Stuart McLean Permanently Affected

Tearful news conference

Jun 4th, 2010 | By Coco Cabrera | Category: Arts

CBC radio personality Stuart McLean has announced that he has Audience Induced Ego Vocalization, or Liberace Syndrome, and that, while the condition may be treatable, doctors have given him little hope for a cure. True to the diagnosis of Liberace Syndrome, Stuart McLean announced that in the future he will be known simply as “McLean.”

McLean

At a Toronto press conference, McLean became tearful as he admitted that, since a recording session six months ago, he has been unable to stop speaking in the affected, lugubrious sing-song of his stage persona.  The character McLean plays has been compared to a cross between Jimmy Stewart, Garrison Keillor and the human interest journalist, “Stuart McLean”, that McLean used to perform regularly on Morningside, a 1970s radio program popular with housewives.

“I just cannot stop speaking like this,” said McLean. “It’s unbearable.”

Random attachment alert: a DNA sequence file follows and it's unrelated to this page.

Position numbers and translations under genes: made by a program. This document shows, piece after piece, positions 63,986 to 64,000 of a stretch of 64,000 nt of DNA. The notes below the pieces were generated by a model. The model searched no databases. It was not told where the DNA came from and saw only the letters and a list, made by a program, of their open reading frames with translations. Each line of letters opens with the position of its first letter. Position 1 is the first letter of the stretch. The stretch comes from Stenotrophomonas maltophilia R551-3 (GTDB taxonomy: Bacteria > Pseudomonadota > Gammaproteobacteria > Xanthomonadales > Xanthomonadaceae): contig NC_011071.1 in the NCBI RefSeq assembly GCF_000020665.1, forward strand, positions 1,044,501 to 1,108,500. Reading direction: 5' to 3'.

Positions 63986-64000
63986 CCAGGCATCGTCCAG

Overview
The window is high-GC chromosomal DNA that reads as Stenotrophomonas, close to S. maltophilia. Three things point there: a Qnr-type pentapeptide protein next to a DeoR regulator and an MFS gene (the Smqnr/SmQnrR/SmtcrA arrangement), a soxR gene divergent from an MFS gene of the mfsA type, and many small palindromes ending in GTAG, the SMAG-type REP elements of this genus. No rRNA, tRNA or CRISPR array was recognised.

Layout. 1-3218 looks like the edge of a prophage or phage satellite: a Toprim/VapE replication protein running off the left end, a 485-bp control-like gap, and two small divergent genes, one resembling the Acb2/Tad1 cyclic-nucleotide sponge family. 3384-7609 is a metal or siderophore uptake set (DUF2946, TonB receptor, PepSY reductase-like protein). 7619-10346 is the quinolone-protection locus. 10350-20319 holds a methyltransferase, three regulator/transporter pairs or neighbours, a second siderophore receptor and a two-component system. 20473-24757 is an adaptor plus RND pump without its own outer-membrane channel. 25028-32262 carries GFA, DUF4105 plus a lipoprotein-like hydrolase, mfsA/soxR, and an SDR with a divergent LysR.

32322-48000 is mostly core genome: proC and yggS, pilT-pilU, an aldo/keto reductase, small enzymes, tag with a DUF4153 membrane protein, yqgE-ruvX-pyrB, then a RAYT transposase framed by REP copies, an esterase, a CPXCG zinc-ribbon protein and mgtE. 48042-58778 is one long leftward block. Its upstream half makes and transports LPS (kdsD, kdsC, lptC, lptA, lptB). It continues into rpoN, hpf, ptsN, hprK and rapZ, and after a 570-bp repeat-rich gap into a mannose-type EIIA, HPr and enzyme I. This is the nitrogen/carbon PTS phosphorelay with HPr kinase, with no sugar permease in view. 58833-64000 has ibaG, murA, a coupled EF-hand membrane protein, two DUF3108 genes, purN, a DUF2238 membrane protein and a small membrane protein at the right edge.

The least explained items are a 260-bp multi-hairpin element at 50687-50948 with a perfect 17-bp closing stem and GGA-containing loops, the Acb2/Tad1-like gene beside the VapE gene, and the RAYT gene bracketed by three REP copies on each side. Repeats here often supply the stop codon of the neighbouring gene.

Dr. Rachel Sanderson, a leading researcher on Liberace Syndrome at the Worcester Clinic, said that McLean would be checking into a vocal rehabilitation program where he would receive treatment for the chronic ailment.  “We can reduce his fructose levels, but whether he can ever regain his voice is largely up to him,” said Sanderson.  Other medical experts who have listened to recent recordings of McLean’s show, The Vinyl Cafe, doubted that anything could be done.

The radio program, which has been on the air for 74 years, features McLean reading infinite permutations of “Dave and Morley” tales that recount heart-warming happenings in the life of a second-hand record store owner and his White heteronormal family as they go about their daily business in an upscale Toronto neighbourhood.  The story-telling is wrapped in free programming elicited from listeners, and cute comments about whatever town McLean is performing in. “It’s great to be back home in Toronto,” said McLean. “I can’t stop, I can’t stop.”

Therapy at the Worcester Clinic is believed to involve  forced group readings of novels by William S. Burroughs, sadomasochistic encounters with strangers that do not end in redemption, and sociology classes on the real spectrum of family life in contemporary North America.

While today most frequent among aging media workers, the condition suffered by McLean was first diagnosed among traveling salesmen during the Great Depression.  Audience Induced Ego Vocalization took on the “Liberace” sobriquet following that artist’s much-publicized battle with the disease.

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